Believe me, this is not a tutorial. And a number of my on-line miniaturist friends will probably shudder if they see this, but here is how I made my two bookcases for January's roombox. Actually, these are my second and third bookcases using the same method. And these two turned out fine for sitting in the back of a roombox, but I'm not as happy with them as I was with my first one. But then, I'm a little old lady now with shaky hands, nowhere very good to work, and not anywhere near as good eyesight. Those are my excuses and I'm sticking with them! :)
My equipment consists of a craft knife, a miter box and saw, three different gluing thingies for keeping pieces squared while the glue dries (none of which am I really thrilled with), clamps, masking tape (which I used a lot of) and a cutting mat. So, this isn't professional quality, artisan furniture building here. As an aside, if you want to see that, you need to visit Elga's blog (see my profile for a link). She's the lady from South Africa who I will be meeting in Amsterdam to visit that German miniature show. Her woodworking skills sort of boggle the mind and she's only been at it maybe a year or two, if I remember right.
So, okay - mostly pictures now.
When I made my first bookcase, I actually managed to come up with a good way to get pieces of wood cut to the same length which probably anyone else who has only the miter box and saw to work with has also come up with, but just in case - it's as simple as taping the two pieces of wood together and cutting them both to size at the same time. Doesn't work for things that need a miter cut, of course, but for straight cuts, it really is a help, at least for someone like me who finds it impossible to mark two pieces of wood separately, cut them in the miter box separately and have them come out exactly the same. So these two pictures are just starting out after having stained all the wood. On the left, the wood for the sides of the bookcase is taped and in the miter box and on the right, the first side piece has been glued onto the back and is clamped. I realize stained wood doesn't glue as well as raw, but the rock and the hard place one has to choose between is either a better hold for the glue, or avoiding spots that won't take stain because they've had glue on them. I opt for the second choice.
Don't ask me why every other picture shows the wood a different color. I'm not a professional photographer either! On the left I've added balsa wood to the bottoms of the cases so that the baseboard will have a better surface to glue to. And one of the bookcases already has its crown molding in place. To do that, I first glued pieces on the top as shown in the picture on the right, again giving myself a better surface to glue to.
I wish they really were this color, I really like it. :) But I couldn't keep buying cans of stain until I found the perfect one! I debated gluing each piece of crown molding on separately, gluing all three pieces together first and then gluing the whole thing on, or doing it this way which was to glue one corner together, glue that piece on, and then glue on the other side piece. The reason for this was because had I glued all three together first and then tried to glue it on, I would have had glue all over the place I think. And if I had glued the three pieces on separately, I think it would have been more difficult to get everything thing as straight as I got it (which still isn't perfect!)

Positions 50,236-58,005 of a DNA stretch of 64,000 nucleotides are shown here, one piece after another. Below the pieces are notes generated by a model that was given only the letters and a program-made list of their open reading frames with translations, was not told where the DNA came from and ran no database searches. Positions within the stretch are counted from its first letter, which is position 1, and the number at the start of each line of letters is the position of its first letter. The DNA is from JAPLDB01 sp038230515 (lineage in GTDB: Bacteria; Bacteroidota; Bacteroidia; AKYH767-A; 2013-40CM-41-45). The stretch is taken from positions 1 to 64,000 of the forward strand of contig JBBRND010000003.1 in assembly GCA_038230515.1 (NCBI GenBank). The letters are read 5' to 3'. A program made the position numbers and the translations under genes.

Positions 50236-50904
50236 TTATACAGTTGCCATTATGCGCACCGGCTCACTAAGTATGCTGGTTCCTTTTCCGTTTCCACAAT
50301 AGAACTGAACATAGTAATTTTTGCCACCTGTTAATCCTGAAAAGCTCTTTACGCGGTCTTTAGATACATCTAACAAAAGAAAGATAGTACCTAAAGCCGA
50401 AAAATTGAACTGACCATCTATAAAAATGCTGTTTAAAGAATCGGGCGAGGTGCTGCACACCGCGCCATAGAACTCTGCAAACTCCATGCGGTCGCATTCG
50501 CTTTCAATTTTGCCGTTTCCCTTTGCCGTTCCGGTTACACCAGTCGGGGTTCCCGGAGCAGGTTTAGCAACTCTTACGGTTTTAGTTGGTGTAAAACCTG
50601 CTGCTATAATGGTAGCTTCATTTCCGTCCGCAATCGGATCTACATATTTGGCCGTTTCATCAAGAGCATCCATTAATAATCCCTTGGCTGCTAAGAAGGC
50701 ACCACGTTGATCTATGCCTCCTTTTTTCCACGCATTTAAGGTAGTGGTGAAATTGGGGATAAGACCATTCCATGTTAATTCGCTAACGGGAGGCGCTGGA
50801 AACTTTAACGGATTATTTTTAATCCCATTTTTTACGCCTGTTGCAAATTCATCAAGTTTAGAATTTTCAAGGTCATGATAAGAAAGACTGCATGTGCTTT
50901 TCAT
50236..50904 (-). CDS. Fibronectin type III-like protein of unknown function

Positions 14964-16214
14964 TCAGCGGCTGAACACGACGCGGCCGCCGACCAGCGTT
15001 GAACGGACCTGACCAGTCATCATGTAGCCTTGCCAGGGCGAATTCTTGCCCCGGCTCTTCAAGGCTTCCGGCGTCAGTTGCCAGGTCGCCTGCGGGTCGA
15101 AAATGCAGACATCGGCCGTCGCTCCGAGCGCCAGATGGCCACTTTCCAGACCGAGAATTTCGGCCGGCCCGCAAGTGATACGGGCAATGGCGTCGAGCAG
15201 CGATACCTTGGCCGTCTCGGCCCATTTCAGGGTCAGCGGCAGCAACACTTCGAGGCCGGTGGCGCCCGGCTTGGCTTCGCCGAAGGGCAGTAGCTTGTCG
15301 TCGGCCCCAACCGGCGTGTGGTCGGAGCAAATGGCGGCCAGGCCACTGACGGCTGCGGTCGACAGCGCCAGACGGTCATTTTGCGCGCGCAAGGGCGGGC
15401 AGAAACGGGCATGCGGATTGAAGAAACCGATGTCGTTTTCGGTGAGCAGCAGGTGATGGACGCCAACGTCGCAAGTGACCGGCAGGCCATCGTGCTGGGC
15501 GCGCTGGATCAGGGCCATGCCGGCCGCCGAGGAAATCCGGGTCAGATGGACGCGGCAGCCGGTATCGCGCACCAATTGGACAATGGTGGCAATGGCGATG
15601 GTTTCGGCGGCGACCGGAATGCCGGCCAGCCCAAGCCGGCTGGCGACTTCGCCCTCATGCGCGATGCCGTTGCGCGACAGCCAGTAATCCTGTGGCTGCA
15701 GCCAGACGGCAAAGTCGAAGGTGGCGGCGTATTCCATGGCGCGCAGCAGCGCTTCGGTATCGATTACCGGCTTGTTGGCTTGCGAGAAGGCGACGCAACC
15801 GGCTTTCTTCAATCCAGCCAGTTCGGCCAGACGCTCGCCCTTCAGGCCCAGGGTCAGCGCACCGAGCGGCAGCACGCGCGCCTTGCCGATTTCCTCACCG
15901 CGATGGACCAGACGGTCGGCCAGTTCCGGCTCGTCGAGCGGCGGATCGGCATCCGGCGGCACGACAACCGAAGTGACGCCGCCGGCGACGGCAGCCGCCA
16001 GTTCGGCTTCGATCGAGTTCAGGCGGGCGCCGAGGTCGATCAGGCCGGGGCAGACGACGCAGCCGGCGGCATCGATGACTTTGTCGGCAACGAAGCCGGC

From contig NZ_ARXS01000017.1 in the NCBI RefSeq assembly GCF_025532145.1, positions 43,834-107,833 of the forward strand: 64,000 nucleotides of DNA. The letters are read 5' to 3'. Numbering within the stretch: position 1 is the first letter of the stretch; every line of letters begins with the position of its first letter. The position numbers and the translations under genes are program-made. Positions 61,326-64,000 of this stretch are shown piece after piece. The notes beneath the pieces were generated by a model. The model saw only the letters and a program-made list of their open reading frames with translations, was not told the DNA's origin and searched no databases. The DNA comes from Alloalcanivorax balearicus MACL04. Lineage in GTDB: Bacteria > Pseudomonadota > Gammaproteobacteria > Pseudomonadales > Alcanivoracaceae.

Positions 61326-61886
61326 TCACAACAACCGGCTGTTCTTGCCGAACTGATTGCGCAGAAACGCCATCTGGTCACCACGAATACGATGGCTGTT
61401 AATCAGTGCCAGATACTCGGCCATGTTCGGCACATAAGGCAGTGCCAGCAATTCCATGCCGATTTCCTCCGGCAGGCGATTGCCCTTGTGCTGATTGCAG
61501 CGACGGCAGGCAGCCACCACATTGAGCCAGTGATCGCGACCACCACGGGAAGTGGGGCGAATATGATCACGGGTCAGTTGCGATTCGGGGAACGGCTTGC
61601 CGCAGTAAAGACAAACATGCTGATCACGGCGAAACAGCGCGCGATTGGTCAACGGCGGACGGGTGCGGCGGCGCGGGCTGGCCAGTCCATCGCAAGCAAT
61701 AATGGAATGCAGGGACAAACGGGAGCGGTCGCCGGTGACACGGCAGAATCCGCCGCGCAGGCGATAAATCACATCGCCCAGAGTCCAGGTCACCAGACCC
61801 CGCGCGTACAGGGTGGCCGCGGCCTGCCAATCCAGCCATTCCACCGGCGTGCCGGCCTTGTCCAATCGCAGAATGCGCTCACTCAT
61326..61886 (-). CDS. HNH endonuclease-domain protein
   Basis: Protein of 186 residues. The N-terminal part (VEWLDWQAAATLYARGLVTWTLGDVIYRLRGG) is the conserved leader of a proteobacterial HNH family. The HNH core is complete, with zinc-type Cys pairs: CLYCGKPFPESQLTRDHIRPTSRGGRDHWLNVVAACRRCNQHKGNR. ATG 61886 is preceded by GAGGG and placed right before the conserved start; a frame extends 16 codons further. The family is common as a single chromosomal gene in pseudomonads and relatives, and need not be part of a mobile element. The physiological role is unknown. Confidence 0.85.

In these pictures I'm starting the shelves. You can see two shelves cut out with the tape still around them on the left. Also in that picture are two side pieces that I cut taped together. When I made my first bookcase, I really had to ponder for a while how I could possibly hope to get level shelves and then this idea dawned on me. I cut out the little side pieces, glue them on each side, lay the shelf on top of them (in the picture on the right), glue on the next two side pieces, and so on. I don't even have to glue the shelves in! And, voila (I'm going to France!), level shelves.
The bookcases have several hidden defects, and the stain and finish is not the quality I'd prefer, but when filled up with books and other goodies, I think they'll do quite well. And I got fancy on the one and made the half shelf so I could have something taller in the open space or maybe even hang a little picture or something.
So now onto the roombox. I cleared off my cardtable, dusted the sawdust off my windowsill and pulled out the roombox and put it on the table with all the electrical supplies so I'm ready to get started on it. I'll post shorter progress reports which I have progress to report. :)
- Mary Lynne
- West Virginia
- When I started my retirement travels - the first of which was my solo overseas trip to Italy in 2009 - I wanted a way to share it with family and friends as it happened. Hence, "My Travel Journal". However I realized I wouldn't always be on a trip and wondered what to do with the blog in between times. My daughter pointed out, wisely, that travels can also include trips to the kitchen to try a new recipe, trips to visit family, trips to my neighborhood Starbucks, or a fun day trip with a friend. You're welcome to join me on any of these journeys!
P.S. I've set up separate pages for each of my major trips (see tabs above).
I recently added an "Italian Word a Day" thingie which shows up at the bottom of every page. You see the word and can click to hear it pronounced. I've been enjoying it and I think my accent is improving as time goes by.